FRINDLESWYLDE by Natalia O’Hara Illustrated by Lauren O’Hara (Walker £14.99 40 pp)
(Walker £14.99 40 pp)
A perfect read for a frosty winter evening, this beautifully illustrated, atmospheric story harks back to traditional fairy tales such as The Snow Queen.
Cora’s Granny has warned her about the elusive, shapeshifting Frindleswylde child but, even so, one day the mysterious frozen boy creeps into their cottage and steals the light.
Determined to win it back, Cora follows him to an icy underground kingdom where he traps her as his Snow Queen.
But when a warm memory inside her stirs, Cora demands to leave — only to be ordered to first complete three seemingly impossible tasks.
Imaginative, lyrical and haunting, this a wonderful battle of powers.
THE FIRE FOX by Alexandra Page Illustrated by Stef Murphy (Two Hoots £12.99, 32 pp)
THE FIRE FOX
by Alexandra Page Illustrated by Stef Murphy
(Two Hoots £12.99, 32 pp)
Another winter tale to warm the toes is this delightful story based on an Arctic Circle myth in Sami culture, about a fire fox whose fur scatters sparks that transform into the Northern Lights.
When Freya and her mum go to stay in a cabin her dad used to love, she feels lonely, scared and empty — clearly her father is no longer with them.
But in the woods she spots a white fox which invites her on a magical journey, painting the snowy hills a riot of colour and bringing back joy and laughter.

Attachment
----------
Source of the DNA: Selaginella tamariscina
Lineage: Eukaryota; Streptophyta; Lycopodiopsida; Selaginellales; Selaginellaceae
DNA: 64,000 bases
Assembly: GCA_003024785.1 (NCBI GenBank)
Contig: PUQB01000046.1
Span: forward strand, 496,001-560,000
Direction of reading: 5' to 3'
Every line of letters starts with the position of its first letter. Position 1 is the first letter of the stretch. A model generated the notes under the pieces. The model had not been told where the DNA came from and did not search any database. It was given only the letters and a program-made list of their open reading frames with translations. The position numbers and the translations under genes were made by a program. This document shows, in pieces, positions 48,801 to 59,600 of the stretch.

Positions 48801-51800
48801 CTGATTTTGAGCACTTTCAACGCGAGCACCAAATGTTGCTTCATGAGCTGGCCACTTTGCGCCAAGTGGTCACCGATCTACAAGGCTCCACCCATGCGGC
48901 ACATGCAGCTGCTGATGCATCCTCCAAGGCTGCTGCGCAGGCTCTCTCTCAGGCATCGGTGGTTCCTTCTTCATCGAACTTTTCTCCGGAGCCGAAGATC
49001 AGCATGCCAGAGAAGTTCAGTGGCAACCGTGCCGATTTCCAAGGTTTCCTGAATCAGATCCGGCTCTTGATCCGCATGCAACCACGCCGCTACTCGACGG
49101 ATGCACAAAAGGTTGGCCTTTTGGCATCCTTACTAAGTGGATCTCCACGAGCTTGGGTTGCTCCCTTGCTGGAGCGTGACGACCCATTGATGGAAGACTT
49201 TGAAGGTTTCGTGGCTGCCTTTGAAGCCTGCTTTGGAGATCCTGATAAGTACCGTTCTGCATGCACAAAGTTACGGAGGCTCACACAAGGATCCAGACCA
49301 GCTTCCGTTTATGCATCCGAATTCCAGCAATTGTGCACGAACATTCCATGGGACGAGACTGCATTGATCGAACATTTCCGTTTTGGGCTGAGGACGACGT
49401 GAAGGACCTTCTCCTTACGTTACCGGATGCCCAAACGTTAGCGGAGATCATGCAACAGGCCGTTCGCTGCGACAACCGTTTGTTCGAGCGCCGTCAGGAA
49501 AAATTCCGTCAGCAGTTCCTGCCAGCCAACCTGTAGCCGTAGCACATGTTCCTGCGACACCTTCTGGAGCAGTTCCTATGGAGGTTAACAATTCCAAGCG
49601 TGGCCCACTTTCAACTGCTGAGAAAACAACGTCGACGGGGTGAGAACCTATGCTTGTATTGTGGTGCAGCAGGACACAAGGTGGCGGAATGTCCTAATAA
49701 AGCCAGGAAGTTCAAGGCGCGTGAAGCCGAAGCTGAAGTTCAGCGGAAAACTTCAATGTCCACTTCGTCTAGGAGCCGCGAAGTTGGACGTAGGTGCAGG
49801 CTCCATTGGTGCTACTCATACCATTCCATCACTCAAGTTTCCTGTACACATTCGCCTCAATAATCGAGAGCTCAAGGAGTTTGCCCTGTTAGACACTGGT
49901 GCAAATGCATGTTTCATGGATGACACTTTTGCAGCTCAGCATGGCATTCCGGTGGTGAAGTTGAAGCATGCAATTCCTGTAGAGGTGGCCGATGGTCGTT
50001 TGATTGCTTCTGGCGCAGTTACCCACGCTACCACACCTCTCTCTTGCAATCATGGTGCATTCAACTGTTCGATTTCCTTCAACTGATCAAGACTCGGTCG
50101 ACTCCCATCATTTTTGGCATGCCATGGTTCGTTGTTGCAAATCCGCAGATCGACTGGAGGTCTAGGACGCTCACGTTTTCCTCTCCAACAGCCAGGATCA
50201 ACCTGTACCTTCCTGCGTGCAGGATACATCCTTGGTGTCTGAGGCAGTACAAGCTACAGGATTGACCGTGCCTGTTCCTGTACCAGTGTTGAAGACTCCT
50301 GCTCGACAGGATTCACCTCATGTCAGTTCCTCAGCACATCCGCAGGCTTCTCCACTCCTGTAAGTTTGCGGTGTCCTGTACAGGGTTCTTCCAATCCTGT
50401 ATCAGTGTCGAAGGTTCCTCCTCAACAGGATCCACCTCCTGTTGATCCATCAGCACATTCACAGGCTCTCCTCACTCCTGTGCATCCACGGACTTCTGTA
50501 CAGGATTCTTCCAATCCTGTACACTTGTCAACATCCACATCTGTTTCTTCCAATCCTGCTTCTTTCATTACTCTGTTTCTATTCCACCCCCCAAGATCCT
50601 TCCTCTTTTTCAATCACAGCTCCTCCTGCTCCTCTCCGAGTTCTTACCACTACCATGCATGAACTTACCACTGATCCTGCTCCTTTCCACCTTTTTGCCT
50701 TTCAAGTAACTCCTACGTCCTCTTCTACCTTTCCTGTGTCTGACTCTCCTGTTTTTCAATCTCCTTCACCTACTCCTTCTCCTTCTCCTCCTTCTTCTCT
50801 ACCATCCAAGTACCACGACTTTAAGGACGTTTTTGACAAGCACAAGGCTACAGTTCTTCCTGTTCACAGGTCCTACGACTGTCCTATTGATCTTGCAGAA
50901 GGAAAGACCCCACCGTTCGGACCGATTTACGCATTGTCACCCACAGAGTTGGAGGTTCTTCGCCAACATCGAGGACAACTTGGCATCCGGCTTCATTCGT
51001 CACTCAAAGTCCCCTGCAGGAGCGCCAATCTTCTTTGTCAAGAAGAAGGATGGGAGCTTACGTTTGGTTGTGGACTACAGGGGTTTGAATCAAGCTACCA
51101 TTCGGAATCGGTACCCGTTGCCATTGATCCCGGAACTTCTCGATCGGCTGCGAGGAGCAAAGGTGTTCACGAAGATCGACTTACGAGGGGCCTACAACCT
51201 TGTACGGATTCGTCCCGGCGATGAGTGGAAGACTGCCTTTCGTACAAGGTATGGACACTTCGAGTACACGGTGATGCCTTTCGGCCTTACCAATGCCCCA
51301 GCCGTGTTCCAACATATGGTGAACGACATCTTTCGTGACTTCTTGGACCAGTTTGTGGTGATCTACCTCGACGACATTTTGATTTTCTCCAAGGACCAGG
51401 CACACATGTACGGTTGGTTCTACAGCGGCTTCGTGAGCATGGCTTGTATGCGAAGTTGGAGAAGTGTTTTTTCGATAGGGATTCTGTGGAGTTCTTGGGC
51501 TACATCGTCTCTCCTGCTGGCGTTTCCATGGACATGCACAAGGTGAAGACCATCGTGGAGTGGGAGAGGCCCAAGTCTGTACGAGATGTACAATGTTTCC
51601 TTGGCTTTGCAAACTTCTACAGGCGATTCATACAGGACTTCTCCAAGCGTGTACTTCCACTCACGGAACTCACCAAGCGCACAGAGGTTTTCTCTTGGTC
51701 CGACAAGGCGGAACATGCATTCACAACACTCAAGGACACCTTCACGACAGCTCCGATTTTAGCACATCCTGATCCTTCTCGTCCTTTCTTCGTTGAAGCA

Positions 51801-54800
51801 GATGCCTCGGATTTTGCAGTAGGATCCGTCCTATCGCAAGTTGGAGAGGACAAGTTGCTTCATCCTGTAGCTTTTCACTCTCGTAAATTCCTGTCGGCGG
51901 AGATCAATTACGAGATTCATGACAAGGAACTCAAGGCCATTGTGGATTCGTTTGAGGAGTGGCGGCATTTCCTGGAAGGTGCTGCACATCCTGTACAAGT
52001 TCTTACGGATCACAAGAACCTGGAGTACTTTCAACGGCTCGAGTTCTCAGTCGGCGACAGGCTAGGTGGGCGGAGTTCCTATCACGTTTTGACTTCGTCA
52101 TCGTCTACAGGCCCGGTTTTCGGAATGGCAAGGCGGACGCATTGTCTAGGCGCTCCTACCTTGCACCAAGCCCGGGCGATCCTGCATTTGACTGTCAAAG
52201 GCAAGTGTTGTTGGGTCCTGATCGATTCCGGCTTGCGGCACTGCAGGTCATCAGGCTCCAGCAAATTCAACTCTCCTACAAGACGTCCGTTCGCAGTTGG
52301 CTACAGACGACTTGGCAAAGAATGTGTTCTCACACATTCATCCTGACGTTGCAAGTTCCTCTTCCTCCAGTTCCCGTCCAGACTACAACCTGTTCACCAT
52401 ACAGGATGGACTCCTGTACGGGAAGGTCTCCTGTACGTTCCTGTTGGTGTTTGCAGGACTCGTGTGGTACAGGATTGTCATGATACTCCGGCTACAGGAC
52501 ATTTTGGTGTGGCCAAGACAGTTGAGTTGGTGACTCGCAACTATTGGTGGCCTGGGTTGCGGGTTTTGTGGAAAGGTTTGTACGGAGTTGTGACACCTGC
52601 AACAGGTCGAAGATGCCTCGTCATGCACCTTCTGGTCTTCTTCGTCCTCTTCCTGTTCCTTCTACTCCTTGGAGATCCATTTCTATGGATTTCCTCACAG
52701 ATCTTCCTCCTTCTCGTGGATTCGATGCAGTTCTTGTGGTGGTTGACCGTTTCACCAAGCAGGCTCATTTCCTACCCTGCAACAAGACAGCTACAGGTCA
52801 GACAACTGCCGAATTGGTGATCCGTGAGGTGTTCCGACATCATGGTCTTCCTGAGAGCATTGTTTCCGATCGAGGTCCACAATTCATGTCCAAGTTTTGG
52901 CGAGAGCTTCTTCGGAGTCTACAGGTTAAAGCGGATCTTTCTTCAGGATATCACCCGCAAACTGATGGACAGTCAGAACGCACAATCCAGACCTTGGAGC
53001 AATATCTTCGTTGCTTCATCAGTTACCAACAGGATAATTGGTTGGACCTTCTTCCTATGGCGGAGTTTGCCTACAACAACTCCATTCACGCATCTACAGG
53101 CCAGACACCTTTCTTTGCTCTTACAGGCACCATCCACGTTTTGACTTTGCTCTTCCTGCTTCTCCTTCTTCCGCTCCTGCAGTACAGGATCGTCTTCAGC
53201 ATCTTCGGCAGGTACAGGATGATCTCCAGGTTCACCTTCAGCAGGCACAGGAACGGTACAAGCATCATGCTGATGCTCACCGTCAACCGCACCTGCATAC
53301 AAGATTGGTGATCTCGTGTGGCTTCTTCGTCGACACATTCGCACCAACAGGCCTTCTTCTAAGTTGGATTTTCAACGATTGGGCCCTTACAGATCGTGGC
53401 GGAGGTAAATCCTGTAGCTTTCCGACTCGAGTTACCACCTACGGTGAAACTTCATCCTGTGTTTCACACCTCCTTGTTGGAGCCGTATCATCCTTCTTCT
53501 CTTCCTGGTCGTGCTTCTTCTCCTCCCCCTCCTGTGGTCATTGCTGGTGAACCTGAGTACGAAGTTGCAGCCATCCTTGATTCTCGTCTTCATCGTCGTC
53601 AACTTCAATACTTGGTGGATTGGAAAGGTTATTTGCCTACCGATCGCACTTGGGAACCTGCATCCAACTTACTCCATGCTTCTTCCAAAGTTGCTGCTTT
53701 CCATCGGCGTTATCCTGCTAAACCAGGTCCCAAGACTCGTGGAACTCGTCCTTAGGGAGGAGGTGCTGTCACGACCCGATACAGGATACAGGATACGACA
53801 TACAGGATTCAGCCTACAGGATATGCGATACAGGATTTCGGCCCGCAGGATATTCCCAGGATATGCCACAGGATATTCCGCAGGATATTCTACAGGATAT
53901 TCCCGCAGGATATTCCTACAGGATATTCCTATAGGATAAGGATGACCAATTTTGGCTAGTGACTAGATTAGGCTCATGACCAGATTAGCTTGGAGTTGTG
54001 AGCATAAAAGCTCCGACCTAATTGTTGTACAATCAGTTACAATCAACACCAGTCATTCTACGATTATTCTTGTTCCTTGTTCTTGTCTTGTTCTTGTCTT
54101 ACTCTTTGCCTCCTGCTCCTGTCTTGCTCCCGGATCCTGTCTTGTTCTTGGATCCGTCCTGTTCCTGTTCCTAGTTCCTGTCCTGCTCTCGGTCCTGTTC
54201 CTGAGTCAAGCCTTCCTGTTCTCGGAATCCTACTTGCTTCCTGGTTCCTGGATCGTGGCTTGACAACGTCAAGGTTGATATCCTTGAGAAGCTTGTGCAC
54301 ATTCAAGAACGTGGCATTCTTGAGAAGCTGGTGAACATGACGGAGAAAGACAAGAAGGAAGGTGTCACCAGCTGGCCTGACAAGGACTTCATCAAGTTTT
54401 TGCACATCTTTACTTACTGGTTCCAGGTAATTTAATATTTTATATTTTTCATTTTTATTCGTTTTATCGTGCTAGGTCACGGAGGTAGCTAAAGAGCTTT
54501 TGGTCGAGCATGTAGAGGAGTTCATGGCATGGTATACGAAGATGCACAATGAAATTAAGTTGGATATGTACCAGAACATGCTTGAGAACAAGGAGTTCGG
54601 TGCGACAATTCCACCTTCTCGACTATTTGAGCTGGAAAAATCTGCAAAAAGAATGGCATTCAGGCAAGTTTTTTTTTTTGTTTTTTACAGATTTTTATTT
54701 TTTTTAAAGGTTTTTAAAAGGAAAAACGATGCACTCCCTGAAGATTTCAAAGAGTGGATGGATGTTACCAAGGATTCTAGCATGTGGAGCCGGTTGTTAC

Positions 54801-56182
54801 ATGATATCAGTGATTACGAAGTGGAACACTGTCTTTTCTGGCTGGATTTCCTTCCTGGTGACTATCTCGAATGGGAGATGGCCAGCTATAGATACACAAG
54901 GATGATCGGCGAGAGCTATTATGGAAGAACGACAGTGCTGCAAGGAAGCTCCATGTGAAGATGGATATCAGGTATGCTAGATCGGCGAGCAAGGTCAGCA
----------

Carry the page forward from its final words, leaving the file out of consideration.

When the fox leaves, Freya returns to the cabin, but now she feels safe and loved and can snuggle up with her mum. A message of hope about rediscovering light in the darkness.
THE WORST SLEEPOVER IN THE WORLD by Sophie Dahl Illustrated by Luciano Lozano (Walker £12.99, 32 pp)
THE WORST SLEEPOVER IN THE WORLD
by Sophie Dahl Illustrated by Luciano Lozano
(Walker £12.99, 32 pp)
Ramona has been looking forward to her first sleepover with best friend Gracie and has planned exciting treats: building a den, dancing like divas and midnight feasts. But Gracie is far from a good guest — she hates the food, wants to sleep in a proper bed, tells scary stories and claims to feel ill.
Disappointed and fed-up, Ramona thinks their friendship is ruined, but wise, reassuring (and exhausted) Mum comes to the rescue.
This funny but tender look at children’s insecurities and why fear can manifest as difficult behaviour will resonate with sleepover-weary parents as much as with children.